Turning The Makerbot Into A Tattoo Machine


ENSCI les Ateliers, the famous design school in Paris, had a “Public Domain Remix” and hackathon recently, with teams splitting up to remix public domain and other free-to-use IP in projects. Most of the teams came up with similar ideas, but one team went above and beyond the call of duty; they turned a 3D printer into a tattoo machine, capable of inking a real, live human test subject.

The build began by plotting a circle with a pen onto a piece of paper. This evolved into printing a tool holder for a tattoo machine graciously provided by an amateur tattoo artist. Tests with “artificial skin” (any one care to hazard a guess at what that is?) were promising, and the team moved on to a human guinea pig.

The biggest problem the team faced is that humans aren’t flat. They tried a few tricks to tighten the skin around the area to be tattooed – metal rings, elastics, and finally the inner tube from a scooter. In the end, the team was able to tattoo a small circle on the forearm of the test subject.

It’s an extremely simple and small tattoo, and scaling this build up to a sleeve would be difficult. A better solution would be to create a point cloud of an arm before going for a much larger tattoo.


  1. iomgas says:

    But can it do goatse?

  2. Damen Nix says:

    lol maybe one day but for now (and the forseable future) I think I’ll pass.

  3. Eloi says:

    “Not Sure”

  4. jwrm22 says:

    Now under the lasercutter to remove it…

  5. Steve Z says:

    “Pig skin is the traditional practice skin used by tattoo apprentices since tattooing began to be popular. Long before plastic practice skin was invented, pig skin was readily available.”


    • m1ndtr1p says:

      Also, honeydew melons, oranges, grapefruits, pig ears and pig feet from the butcher (if the skin isn’t available), are all acceptable mediums to practice on…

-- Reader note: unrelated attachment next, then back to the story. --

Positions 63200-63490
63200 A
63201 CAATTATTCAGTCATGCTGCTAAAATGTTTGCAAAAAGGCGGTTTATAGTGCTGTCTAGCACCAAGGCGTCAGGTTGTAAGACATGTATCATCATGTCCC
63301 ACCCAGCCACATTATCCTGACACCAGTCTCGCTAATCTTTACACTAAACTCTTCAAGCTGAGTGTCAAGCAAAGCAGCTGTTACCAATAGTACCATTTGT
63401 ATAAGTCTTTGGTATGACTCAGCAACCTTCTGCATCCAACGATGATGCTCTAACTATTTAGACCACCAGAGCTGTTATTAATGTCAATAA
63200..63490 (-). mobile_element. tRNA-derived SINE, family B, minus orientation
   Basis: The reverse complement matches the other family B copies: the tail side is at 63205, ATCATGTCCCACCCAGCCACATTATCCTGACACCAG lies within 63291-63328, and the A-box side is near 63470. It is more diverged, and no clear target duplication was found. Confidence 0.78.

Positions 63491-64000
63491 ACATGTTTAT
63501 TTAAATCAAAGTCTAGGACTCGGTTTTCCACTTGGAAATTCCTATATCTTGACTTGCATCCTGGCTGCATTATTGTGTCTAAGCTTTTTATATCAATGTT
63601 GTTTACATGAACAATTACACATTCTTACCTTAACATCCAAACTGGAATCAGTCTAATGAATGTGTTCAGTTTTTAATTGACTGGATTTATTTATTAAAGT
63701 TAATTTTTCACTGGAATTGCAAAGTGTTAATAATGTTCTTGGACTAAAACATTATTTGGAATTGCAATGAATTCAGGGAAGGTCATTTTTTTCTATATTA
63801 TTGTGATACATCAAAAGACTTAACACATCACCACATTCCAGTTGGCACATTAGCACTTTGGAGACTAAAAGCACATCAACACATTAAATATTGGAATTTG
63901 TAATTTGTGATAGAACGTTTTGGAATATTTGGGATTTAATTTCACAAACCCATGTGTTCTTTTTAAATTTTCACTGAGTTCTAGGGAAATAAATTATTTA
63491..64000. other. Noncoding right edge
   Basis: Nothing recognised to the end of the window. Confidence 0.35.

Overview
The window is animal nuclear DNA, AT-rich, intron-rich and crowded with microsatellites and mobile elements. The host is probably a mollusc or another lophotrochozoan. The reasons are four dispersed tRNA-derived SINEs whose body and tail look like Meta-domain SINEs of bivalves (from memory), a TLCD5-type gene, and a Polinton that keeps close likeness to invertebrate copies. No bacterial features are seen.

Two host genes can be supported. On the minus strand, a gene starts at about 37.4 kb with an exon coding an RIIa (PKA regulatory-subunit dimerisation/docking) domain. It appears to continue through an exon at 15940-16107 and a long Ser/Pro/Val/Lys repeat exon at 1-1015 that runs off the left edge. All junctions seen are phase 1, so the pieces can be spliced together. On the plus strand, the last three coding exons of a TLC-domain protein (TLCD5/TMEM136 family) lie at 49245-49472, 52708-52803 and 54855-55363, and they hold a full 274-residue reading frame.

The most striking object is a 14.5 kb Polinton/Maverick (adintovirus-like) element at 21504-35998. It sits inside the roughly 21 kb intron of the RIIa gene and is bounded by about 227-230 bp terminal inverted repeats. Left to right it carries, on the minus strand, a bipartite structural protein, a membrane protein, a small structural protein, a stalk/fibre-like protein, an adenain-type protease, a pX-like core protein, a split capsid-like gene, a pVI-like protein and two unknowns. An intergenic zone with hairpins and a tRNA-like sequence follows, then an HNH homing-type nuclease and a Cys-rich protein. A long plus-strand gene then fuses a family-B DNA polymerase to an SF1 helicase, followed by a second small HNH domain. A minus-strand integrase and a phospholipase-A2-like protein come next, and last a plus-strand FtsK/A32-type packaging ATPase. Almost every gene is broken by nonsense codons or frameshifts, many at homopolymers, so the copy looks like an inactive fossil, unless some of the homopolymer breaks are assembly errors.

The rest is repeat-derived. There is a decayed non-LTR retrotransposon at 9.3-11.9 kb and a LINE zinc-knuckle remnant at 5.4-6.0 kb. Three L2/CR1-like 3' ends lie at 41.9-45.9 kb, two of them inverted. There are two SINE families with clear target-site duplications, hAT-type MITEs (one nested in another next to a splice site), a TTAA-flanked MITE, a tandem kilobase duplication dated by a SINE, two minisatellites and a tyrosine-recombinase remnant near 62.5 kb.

6. wretch says:

    “…and the team moved on to a human guinea pig.”

    Whom they dragged and tied down to the tattooing machine kicking and screaming, I’m sure. (c:

  7. Hirudinea says:

    This could but skizie low lifes out of buisness everywhere!

  8. skinflower says:

    …pretty sure it is easier to just go to a tattoo artist~!!!

  9. braddo says:

    Their mistake was not using an oeuf-bot.

  10. Trav says:

    Exchange it for an over-sized Egg-Bot and you can be tattooing heads everywhere. Just in time for Easter.

    (You don’t know hard hard it was for me not to type “egg-change” in the opening sentence)

  11. capcouillon says:

    Surely, you jest!…
    Too many variables (even on individual bodies) to be run on a machine. At least in a practical enviroment. Toughness and density of dermal layers, ink acceptance, not to mention shading densities, dermal tension, etc, all on a moving body. And believe me, everybody moves.
    I know of which I speak.

    Dat’s my arm, since finished into a 1/2 shirt. Only machine I want to see is one that goes bzzzzzzzzz.

  12. Swingline Staplebot V1.0 says:

    For my next project I’m going to make a bot that does body piercing. Any volunteers?

  13. statistical pig says:

    I think the idea of a 3d tattoo might be interesting. You could print subdermal holograms. I wonder if you could print subdermal machinery. Could you make gears that move? Could you put dots that are electronically programmable – like brilliant pebbles in reverse, applied to inner space?

  14. m1ndtr1p says:

    This would make pretty terrible tattoos that end up with broken lines and premature fading, not to mention the inability to shade, which is necessary for a good looking tattoo… The skin needs to be stretched when applying the tattoo, otherwise you miss spots and end up with a pretty crappy looking tattoo… I’d never get a tattoo from anything other than a professional tattoo artist… Good project, but not exactly useful.

  15. statistical pig says:

    I could see something controlling the rotation of the arm as being able to turn the 3d motion of the head into requiring only 2d motion – of the right sort. Consider the following: https://www.youtube.com/watch?v=_a5gHfpLxNs

  16. Trav says:

    In all seriousness, I could see this as a Henna Kiosk.

    1. Pick Tattoo from a list.
    2. Apply body part to opening (probably a circle cut out 2-1/2″ dia.). This would stretch the skin.
    3. Laser or projector would show the tattoo on the skin visible via mirror reflection or camera.
    4. Rotate and scale tattoo
    5. Hit go. A delta bot then inkjets your skin

    I wonder if you used high enough pressure nozzles if it would inject into the skin with good enough results.

  17. Chris says:

    I could imagine a finished product could make a lot of money, but printers are known for their unreliability.
    Had to think of this scene from the Simpsons:

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